Robert P. Baughman, M.D.; Elyse E. Lower, M.D., Ph.D.; Adam H. Kaufman, M.D.


Semin Respir Crit Care Med. 2010;31(4):452-462. 

In This Article

Ocular Manifestations of Sarcoidosis

As listed in Table 3, ocular involvement in sarcoidosis encompasses a wide range of clinical manifestations[1] and several organ systems, including the eye itself, the vasculature of the eye, the optic nerve, the extraocular muscles, the bones that comprise the orbit itself, lacrimal glands, and the skin surrounding the eyes. Because involvement of any of these areas can affect the vision and/or operation of the eyes, the general definition of ocular disease encompasses findings related to any of these structures.


Uveitis is the most common manifestation of ocular sarcoidosis.[10] The uvea is divided into three areas based on the source of blood flow.[22] The anterior and posterior uvea possess different blood supplies with the intermediate area representing a watershed between the two areas. As listed in Table 4, the signs and symptoms vary among the three parts of the uvea.

Anterior uveitis occurs in 20 to 70% of patients,[2,22,23] and the typical presentation is an acute iritis or iridocyclitis.[24] Although many patients experience severe pain and photophobia, over a third of patients may have no ocular symptoms.[14] Therefore, it is recommended that all patients with sarcoidosis undergo annual ophthalmologic examination regardless of symptoms.[7] Among the physical findings of acute anterior uveitis are the mutton fat or granulomatous keratic precipitates, which are highly suggestive of sarcoidosis.[8]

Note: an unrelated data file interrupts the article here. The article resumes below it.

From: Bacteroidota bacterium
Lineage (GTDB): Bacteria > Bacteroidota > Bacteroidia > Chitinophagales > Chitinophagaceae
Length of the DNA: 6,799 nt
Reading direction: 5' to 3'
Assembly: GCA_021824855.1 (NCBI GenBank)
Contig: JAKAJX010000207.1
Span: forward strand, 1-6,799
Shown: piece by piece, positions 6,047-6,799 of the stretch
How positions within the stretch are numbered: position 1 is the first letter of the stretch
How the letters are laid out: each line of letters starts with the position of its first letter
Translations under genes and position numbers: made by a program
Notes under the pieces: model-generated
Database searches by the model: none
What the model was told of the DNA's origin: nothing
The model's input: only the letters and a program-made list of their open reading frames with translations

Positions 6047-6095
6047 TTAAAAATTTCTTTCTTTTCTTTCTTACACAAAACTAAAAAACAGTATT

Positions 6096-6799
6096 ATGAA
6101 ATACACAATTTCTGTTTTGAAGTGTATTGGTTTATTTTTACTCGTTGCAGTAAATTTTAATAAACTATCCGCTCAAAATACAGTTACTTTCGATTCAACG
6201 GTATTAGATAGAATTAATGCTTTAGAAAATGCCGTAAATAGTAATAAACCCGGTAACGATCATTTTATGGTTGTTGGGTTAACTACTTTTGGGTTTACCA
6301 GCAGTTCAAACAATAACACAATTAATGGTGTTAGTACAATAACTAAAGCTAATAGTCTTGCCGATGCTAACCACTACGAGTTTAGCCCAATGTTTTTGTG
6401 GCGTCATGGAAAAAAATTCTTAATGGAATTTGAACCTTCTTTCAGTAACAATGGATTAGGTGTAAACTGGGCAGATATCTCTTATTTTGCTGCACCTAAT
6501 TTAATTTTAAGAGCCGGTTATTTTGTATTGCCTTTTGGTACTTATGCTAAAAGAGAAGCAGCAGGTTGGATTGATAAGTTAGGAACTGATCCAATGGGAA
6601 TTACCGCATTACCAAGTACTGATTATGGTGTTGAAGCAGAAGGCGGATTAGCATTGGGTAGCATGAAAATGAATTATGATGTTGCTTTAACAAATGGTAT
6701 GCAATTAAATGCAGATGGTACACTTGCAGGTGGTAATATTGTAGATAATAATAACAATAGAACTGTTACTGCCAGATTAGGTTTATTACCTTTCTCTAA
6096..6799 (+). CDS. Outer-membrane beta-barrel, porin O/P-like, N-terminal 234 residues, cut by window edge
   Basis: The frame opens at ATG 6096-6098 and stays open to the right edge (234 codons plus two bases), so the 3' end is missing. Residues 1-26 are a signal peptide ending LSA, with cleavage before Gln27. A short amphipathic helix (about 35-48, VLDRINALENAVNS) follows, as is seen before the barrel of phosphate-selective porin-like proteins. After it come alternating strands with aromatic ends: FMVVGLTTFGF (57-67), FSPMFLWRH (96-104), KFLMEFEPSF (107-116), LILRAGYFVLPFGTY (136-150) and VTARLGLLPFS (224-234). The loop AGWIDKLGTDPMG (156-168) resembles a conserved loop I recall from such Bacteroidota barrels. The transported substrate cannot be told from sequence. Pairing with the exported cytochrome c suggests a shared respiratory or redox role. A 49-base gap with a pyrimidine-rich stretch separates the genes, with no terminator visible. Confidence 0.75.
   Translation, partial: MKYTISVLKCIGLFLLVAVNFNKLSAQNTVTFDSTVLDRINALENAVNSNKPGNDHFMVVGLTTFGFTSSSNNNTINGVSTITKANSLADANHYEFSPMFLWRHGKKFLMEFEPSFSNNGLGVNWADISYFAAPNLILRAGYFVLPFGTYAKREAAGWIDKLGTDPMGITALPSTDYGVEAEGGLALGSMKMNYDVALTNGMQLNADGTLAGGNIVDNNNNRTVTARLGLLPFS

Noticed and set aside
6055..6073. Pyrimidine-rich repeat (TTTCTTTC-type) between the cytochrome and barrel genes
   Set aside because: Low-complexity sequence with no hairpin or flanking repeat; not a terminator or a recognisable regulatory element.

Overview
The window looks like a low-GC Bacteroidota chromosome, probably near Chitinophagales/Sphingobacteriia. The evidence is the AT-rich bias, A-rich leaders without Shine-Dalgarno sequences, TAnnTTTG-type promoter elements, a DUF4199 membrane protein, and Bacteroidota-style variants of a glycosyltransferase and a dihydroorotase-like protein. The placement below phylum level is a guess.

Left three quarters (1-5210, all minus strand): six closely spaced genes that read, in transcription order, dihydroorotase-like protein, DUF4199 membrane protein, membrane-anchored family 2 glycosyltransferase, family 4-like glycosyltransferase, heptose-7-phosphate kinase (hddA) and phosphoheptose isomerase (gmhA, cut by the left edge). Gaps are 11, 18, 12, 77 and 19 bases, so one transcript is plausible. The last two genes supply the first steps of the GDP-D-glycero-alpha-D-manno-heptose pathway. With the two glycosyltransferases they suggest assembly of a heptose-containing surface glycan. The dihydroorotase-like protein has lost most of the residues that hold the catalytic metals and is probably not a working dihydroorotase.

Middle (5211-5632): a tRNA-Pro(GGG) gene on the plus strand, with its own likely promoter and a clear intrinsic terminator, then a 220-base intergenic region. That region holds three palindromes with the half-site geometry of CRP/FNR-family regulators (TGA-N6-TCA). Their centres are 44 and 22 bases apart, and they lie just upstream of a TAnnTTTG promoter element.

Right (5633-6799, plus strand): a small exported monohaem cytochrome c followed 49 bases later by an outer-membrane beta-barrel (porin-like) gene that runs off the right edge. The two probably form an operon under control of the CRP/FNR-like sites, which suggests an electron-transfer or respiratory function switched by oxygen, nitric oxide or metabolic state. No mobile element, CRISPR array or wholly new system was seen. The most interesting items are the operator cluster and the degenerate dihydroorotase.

Chronic anterior uveitis is associated with iris nodules.[1] Although Busacca nodules are true granulomatous lesions found on the iris, a Koeppe nodule is a granulomatous lesion found only on the pupillary margin. It may become the nidus for posterior synechiae. Chronic anterior uveitis can lead to band keratopathy, glaucoma, and cataract formation. Because corticosteroids can also cause cataracts and glaucoma, the clinician may not be able to determine whether the disease or the treatment caused the problem initially. However, corticosteroids can worsen both conditions.

Intermediate uveitis, a common manifestation of chronic ocular sarcoidosis, involves inflammation occurring in the vitreous, pars plana, or peripheral retina.[1,25] Diagnosis requires a detailed eye examination of the periphery of the retina. However, the ophthalmologist may be rewarded for the effort with the finding of a string of pearls or snowballs. Because intermediate uveitis can also be found in multiple sclerosis or be idiopathic,[22,25] this finding is only suggestive of sarcoidosis.[8]

Some series report posterior uveitis in over 20% of ocular sarcoidosis cases.[24,26] The most common manifestation is periphlebitis associated with segmental cuffing, sheathing, and perivenous infiltrates, referred to as candlewax drippings.[27] Although these findings are highly suggestive of ocular sarcoidosis, these lesions may be subclinical and only identified with fluorescein angiography.[27] Capillary disease can lead to ischemia and subsequent neovascularization and vitreous hemorrhage.[28,29] Choroidal granulomas can also be observed, and with resolution, they can lead to areas of hypopigmentation or scarring.